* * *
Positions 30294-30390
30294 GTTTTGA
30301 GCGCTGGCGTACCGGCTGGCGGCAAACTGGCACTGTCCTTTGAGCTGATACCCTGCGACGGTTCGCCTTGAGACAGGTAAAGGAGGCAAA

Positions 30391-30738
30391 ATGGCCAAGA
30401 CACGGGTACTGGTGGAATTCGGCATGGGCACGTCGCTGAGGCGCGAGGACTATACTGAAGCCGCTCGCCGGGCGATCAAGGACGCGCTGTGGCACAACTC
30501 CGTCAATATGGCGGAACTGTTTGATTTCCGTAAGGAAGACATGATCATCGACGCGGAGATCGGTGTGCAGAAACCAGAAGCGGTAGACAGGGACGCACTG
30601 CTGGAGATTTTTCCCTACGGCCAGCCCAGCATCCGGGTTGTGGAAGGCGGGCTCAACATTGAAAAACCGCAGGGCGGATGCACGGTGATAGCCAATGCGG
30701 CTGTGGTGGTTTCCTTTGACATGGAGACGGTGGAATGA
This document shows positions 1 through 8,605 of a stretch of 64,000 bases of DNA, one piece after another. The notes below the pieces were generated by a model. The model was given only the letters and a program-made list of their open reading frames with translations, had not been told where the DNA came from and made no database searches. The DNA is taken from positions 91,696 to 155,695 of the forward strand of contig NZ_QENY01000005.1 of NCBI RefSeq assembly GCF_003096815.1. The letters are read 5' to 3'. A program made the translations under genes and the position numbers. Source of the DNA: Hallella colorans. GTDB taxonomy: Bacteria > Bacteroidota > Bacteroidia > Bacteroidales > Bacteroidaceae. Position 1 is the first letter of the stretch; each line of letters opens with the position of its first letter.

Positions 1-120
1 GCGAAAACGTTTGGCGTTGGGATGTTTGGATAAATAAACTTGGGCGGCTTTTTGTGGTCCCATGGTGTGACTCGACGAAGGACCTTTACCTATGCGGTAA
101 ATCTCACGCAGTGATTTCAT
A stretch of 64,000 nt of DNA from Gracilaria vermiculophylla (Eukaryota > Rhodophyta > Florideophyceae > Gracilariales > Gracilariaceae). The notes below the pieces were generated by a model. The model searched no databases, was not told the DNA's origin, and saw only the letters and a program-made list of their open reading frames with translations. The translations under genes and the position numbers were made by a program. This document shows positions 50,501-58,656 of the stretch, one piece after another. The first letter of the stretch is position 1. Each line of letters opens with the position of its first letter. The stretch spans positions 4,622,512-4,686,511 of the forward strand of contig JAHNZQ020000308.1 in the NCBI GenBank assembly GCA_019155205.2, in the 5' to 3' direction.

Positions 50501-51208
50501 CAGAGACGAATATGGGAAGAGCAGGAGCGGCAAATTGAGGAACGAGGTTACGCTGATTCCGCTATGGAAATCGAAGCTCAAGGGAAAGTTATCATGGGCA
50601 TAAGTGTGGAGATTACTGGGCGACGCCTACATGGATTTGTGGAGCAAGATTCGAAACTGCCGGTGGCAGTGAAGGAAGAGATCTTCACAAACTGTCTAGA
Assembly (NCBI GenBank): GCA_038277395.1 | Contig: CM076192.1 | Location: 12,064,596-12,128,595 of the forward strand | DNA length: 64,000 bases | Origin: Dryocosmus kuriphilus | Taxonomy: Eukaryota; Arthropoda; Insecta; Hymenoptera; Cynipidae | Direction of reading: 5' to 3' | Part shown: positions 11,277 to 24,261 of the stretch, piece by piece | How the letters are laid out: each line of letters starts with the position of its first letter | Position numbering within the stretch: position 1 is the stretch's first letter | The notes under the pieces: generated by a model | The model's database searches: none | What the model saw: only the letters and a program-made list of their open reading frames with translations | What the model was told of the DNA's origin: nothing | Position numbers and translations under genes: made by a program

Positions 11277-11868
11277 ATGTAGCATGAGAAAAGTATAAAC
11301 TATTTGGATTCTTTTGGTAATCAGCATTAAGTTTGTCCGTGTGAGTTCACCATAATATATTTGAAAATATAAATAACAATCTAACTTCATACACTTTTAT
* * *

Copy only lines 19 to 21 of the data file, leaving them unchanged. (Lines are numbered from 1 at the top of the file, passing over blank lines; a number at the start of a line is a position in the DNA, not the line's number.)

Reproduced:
Positions 11277-11868
11277 ATGTAGCATGAGAAAAGTATAAAC
11301 TATTTGGATTCTTTTGGTAATCAGCATTAAGTTTGTCCGTGTGAGTTCACCATAATATATTTGAAAATATAAATAACAATCTAACTTCATACACTTTTAT